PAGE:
It’s funny how home looks exactly the same, yet completely different after you’ve been away. I remember my jaw dropping as my cheese pretzel in the O’Hare airport rang up for $4.75, and how I thought American parking lots seemed to stretch on for miles. On a grander scale, you might feel alienated from those around you.
It’s tricky to pick up friendships after they fizzle while you’re overseas, or for people to sigh a little when you start yet another conversation with “And this one time in Germany…” It’s normal to feel alienated or stuck, if after a long period of changes and experiences you come back to find your old life the same as it was when you left.
“Things might be different, people (including yourself) might have changed, but this doesn’t mean a repat should give up character and interest learned from abroad just to fit in,” says an article on repatriation from Expatica.com. I agree. Be flexible, just as you were when you first went overseas, but don’t forget how far you’ve come.
To be honest, I haven’t thought about The Philippines much more than you have. Maybe it’s because it seems the world has been so flooded with natural disasters in the past few years that this just seems like one more. Maybe it’s just too far on the other side of the globe to let it truly hit home. But one in three Filipinos lives in America, and the death count from the typhoon is nearing 4,000. The LA Times reports only 14 percent of Americans have donated, with 17 percent planning to donate. With so many expat Filipinos in America, it seems like this statistic should be much higher.
If you missed Thankful Tuesday this year, consider donating to The Philippines.
Whether the culprit is fierce winter storms, repairs on your aircraft or a bad travel agent, you can find yourself in an airport for longer than planned. But if you’re staying in one of these airports listed by NPR, you might not feel stranded at all.
The airport in San Francisco has a yoga studio, Brussels’ has the world’s largest chocolate shop, and Singapore has a butterfly garden. Yes, you read that correctly- besides free massages and a Balinese-themed pool (I don’t know what this is, but it sounds cool) the airport has a butterfly garden with 1,000 butterflies.
If your layover is long enough, I would suggest venturing outside to explore the city. But if your airport is as awesome as these, you may not want to leave.
If you’re pining for the long lines and cheap deals of Black Friday while you’re overseas, fear not. CNN recently posted an article listing several international shopping days.
Japan, South Korea and Taiwan celebrate “White Day” a month after Valentine’s Day. While women do the gift-giving on February 14, men are expected to do the same in March. India has “Friendship Day,” Australia has “Click Frenzy.” If you’re on your own, consider moving to China, where they celebrate Single’s Day by eating going out for black noodles. And if you’re bemoaning that rampant consumerism is spreading beyond America, there’s always the alternative Black Friday: International Buy Nothing Day. Since my wallet’s a bit thin this year, I’ll surely be celebrating this year.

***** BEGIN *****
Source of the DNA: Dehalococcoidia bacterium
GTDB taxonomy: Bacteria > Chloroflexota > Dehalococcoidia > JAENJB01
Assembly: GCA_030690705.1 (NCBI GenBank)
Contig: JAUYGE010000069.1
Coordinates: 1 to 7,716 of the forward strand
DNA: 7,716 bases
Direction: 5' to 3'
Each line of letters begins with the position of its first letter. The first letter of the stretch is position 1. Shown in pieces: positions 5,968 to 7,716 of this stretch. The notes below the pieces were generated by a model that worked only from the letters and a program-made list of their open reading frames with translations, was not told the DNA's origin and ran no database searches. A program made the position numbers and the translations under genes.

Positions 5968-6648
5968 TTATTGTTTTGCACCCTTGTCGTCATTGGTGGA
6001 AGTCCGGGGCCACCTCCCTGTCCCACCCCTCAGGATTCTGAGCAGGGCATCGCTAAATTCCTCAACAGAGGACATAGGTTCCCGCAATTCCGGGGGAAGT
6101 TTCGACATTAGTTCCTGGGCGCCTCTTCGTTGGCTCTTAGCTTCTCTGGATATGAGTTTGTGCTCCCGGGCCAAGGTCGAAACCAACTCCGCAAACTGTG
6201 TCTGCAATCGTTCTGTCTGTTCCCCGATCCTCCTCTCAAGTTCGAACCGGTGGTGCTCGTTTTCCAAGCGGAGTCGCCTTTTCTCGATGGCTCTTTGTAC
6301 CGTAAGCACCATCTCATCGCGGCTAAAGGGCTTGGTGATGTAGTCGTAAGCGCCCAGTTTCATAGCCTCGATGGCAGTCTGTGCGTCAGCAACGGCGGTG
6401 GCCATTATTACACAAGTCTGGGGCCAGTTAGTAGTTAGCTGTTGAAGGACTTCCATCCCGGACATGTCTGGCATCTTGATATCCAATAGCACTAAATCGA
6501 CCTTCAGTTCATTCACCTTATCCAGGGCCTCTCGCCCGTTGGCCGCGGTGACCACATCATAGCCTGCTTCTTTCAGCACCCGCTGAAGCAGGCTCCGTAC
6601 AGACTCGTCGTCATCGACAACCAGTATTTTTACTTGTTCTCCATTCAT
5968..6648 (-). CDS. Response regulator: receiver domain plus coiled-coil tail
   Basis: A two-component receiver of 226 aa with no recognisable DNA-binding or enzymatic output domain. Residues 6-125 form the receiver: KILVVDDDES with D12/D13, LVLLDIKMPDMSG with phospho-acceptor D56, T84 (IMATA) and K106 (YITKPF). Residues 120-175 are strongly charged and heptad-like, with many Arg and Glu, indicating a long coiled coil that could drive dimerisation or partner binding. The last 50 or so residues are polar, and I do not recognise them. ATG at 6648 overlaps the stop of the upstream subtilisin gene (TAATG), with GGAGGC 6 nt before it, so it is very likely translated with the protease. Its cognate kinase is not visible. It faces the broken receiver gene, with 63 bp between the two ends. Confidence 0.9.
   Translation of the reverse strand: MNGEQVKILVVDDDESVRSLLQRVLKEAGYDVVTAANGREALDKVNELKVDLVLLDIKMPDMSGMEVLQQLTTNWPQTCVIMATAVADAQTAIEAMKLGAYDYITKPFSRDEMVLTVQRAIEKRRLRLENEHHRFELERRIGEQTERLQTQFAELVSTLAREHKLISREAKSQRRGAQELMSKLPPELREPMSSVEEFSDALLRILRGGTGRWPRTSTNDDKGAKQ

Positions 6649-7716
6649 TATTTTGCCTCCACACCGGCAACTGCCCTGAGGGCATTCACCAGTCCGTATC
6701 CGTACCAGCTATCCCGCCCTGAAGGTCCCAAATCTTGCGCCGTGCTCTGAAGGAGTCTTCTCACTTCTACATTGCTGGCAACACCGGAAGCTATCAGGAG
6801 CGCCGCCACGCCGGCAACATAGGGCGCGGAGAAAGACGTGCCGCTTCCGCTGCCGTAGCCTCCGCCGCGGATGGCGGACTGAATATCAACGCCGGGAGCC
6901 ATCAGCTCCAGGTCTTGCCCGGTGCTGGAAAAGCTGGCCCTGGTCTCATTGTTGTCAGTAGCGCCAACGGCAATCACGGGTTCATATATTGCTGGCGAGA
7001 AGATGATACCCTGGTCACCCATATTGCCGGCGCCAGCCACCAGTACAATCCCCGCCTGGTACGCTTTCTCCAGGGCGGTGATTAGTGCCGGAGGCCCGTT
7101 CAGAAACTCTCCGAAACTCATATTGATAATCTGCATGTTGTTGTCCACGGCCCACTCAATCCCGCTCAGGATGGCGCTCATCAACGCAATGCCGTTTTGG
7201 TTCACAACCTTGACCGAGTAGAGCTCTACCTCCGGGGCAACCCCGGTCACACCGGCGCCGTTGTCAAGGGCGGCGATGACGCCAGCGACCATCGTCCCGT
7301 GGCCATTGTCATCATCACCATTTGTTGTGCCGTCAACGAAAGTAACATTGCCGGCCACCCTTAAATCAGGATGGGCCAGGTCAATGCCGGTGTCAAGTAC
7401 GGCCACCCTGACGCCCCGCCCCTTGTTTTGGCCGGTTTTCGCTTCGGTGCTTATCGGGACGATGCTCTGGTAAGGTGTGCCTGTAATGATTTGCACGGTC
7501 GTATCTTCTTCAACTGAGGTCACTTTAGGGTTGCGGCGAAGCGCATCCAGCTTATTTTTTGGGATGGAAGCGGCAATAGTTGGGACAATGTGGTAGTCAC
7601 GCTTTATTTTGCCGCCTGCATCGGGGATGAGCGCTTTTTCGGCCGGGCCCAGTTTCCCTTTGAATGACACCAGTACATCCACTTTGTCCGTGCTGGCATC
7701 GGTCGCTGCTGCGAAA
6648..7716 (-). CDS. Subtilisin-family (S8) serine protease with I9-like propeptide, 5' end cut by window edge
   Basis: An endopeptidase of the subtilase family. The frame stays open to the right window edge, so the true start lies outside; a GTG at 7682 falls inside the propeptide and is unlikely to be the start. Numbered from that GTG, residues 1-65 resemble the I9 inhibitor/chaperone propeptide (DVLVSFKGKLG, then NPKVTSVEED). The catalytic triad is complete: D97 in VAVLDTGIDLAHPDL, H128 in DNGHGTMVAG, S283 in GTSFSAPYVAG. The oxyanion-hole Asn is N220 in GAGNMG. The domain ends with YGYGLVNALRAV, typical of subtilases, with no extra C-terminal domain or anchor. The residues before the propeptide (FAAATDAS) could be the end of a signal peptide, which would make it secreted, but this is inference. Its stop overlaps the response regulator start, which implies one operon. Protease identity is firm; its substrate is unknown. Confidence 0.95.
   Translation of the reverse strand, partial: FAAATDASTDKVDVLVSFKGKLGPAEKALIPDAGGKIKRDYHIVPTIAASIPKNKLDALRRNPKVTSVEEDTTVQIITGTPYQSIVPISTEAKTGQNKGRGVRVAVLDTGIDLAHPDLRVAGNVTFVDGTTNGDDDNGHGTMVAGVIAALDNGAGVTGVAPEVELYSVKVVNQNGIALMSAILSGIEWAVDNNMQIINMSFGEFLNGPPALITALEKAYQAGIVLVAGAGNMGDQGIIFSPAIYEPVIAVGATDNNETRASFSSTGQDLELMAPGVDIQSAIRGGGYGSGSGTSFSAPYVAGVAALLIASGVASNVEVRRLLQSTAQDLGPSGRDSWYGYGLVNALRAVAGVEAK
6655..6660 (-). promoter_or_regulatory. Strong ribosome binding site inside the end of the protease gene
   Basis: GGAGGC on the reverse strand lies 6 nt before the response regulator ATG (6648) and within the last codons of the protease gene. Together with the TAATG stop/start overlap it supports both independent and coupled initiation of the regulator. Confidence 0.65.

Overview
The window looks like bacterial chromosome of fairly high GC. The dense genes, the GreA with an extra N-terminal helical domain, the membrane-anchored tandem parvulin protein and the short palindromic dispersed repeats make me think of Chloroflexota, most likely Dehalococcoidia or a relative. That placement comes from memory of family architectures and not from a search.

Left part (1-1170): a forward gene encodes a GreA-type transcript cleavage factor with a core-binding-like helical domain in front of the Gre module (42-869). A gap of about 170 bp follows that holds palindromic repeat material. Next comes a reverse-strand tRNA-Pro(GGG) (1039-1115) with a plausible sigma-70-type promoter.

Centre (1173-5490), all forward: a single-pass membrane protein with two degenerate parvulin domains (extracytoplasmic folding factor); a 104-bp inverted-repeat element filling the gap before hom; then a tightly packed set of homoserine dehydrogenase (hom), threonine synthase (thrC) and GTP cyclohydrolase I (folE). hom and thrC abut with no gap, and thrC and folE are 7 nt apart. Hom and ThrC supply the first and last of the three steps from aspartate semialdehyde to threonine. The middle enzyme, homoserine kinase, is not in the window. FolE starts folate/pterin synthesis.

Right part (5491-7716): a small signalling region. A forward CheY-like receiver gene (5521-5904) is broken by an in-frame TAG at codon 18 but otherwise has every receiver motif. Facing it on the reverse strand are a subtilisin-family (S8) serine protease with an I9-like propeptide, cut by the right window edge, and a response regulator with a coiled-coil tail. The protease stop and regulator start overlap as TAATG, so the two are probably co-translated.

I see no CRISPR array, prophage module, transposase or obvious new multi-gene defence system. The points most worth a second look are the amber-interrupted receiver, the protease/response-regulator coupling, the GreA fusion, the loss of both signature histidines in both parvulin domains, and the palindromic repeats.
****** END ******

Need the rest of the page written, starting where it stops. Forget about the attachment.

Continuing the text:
When he invited ex-pats from a bundle of countries to his house for an Australian-style- Thanksgiving, Mark Johanson knew he would get to tell the story of the feast. He may not have guessed that his friends already had their own ideas of what the holiday meant- they just didn’t line up with his. One friend based her perception off an episode of “The Addams Family,” in which a character goes off-script in a Thanksgiving play and instructs the Native Americans to scalp the Pilgrims. Another thought the holiday celebrated our victory over the Native Americans.
Thanksgiving is a chance for you to be an ambassador as they represent a true American holiday. But it’s also a chance to create new traditions. With the annual rites of watching football, Black Friday shopping, or even chowing down on turkey no longer available, we have the chance to create our own version of the holiday. Check out Mark’s post, and wherever and however you may be celebrating, have a happy Thanksgiving.
A friend of mine living with her husband in Japan posted the following Facebook status update yesterday:
“Interview on Sunday! Yay! But… it’s going to be conducted in… Japanese… oh… :(”
The big problem you may have guessed is that she barely speaks any Japanese. Luckily there will be a translator available, but the interview is meant to gauge her knowledge of the language. I jokingly suggested she memorize a few canned responses, but it might not actually be a bad idea with her time frame. Other hints I found from suite101.com are to contact a local professor, and memorize job-specific lingo.
If you have more tips, feel free to share!
There’s nothing like a holiday to kick in the nostalgia and make you realize just how far from home you are. But don’t spend all day in your dorm room scrolling through your news feed to find pictures of your aunt’s famous sweet potato pie. You’re not missing out on the holiday so much as gaining an opportunity to make it your own. Gather your friends together to make a feast with local foods, or find a nice restaurant to try for the first time. Garner more ideas from blog.thecollegetourist.com.